The Loire is France’s longest river and the last wild river in Europe. On its meandering 600+ mile path from its headwaters in the Massif Central to its mouth on the Atlantic Coast, the Loire River nurtures a number of distinct wine regions. The most notable appellations exist in a nearly unbroken chain from Pays Nantais on the Atlantic Coast to the Central Vineyards of the Upper Loire, which stand at the geographical center of France. The Loire Valley is a patchwork of agriculture, history, and natural beauty and was designated a World Heritage Site in 2000.
Winemaking in the Loire dates to at least the first century CE. Viticulture in Touraine was chronicled in the sixth century, and Chenin Blanc may have appeared by 845 just south of Angers, although conclusive evidence of the grape's presence in the Loire Valley does not arrive until the 16th century. Cabernet Franc also has a long history in the region. Despite its Basque origin, Cabernet Franc's long migration to Loire vineyards was confirmed by the French writer François Rabelais in a 1534 publication, and it may have arrived in the region as early as the 11th century. Loire wines have always been an important commodity in the cafes of Paris, and they were exported via Nantes to England by the 11th century. The wines of Sancerre, Anjou, and Saint-Pourçain succeeded each other in national repute during the High and Late Middle Ages, when the Loire Valley was the focus of French society. This focus shifted with King Louis XIV’s coronation at Reims and his development of Versailles. The pastoral Loire Valley faded from view as the Industrial Age blossomed and swifter transit brought new wines to Paris. Crippled by phylloxera in the 1880s and supplanted by the wines of Bordeaux and others, the Loire Valley was almost forgotten as a viticultural region. As wine enthusiasts are gradually learning, the Loire today offers an incredible range of food-friendly wines, typically lighter in style but remarkable for their honesty and charm.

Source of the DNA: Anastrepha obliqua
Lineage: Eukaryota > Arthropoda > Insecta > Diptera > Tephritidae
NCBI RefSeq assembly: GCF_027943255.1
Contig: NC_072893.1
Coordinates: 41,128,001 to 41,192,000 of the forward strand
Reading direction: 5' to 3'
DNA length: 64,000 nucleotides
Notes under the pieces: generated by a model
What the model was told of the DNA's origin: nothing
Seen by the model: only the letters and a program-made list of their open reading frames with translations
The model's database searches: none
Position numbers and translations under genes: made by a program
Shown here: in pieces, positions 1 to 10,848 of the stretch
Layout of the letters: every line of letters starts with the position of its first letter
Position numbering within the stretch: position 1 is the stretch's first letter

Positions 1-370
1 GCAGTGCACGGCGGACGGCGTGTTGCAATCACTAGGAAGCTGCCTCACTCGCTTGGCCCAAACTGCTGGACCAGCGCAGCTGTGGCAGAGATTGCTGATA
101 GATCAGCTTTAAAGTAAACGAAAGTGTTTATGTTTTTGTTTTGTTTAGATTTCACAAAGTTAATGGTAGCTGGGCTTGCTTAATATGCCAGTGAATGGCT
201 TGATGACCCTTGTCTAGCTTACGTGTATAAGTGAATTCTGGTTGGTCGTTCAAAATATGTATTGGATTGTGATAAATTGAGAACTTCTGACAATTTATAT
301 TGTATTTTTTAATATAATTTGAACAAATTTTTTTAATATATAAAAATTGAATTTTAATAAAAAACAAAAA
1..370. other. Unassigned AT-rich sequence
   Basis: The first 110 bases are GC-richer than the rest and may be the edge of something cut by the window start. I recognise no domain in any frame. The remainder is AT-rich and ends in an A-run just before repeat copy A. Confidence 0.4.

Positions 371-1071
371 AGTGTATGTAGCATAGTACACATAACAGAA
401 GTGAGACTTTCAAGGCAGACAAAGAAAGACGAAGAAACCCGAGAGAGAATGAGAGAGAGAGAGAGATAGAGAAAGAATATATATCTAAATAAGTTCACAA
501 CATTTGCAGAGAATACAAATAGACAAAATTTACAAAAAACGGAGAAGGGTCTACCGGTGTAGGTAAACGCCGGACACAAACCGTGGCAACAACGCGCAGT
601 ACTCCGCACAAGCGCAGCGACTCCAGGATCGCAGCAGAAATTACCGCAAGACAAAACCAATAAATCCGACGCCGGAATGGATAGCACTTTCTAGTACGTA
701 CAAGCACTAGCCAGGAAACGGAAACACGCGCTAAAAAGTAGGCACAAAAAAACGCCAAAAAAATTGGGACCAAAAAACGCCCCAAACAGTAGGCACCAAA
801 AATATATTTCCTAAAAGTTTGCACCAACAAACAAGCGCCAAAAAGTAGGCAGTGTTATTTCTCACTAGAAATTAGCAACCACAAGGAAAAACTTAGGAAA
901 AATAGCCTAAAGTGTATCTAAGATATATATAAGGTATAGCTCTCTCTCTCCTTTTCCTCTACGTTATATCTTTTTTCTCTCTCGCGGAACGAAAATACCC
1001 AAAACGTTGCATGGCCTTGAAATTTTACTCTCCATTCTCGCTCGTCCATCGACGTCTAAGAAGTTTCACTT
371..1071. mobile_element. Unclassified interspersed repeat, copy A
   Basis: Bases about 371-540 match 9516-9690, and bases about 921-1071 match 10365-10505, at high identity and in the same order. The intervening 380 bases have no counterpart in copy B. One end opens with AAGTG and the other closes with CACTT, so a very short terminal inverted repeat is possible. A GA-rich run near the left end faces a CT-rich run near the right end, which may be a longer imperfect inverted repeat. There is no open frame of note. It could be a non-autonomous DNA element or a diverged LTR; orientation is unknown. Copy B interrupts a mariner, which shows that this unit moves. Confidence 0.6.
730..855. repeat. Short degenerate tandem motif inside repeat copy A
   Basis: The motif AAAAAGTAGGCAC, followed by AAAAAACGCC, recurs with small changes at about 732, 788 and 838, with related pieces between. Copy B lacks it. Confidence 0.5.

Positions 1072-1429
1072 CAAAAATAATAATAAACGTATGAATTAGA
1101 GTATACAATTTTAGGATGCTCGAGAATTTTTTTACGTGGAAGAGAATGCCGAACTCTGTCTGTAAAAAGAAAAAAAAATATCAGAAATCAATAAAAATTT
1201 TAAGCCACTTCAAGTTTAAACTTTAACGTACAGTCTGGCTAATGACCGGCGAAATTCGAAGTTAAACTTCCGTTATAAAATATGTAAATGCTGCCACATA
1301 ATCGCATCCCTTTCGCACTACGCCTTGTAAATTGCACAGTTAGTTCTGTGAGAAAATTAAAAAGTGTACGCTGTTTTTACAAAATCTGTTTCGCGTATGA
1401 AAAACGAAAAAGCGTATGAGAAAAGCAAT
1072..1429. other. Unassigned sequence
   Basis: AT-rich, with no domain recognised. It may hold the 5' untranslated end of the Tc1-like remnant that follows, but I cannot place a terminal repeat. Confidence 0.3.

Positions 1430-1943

The Loire Valley produces more white wine than any other French region and is second only to Champagne in sparkling wine production.While the Loire’s white wines can overshadow the reds, the valley is nonetheless an important source for lighter-bodied, high acid red wines. Cabernet Franc—known locally as Breton—is the most important varietal, followed by Pinot Noir, Gamay, Cabernet Sauvignon, Malbec, Pineau d’Aunis, and Grolleau.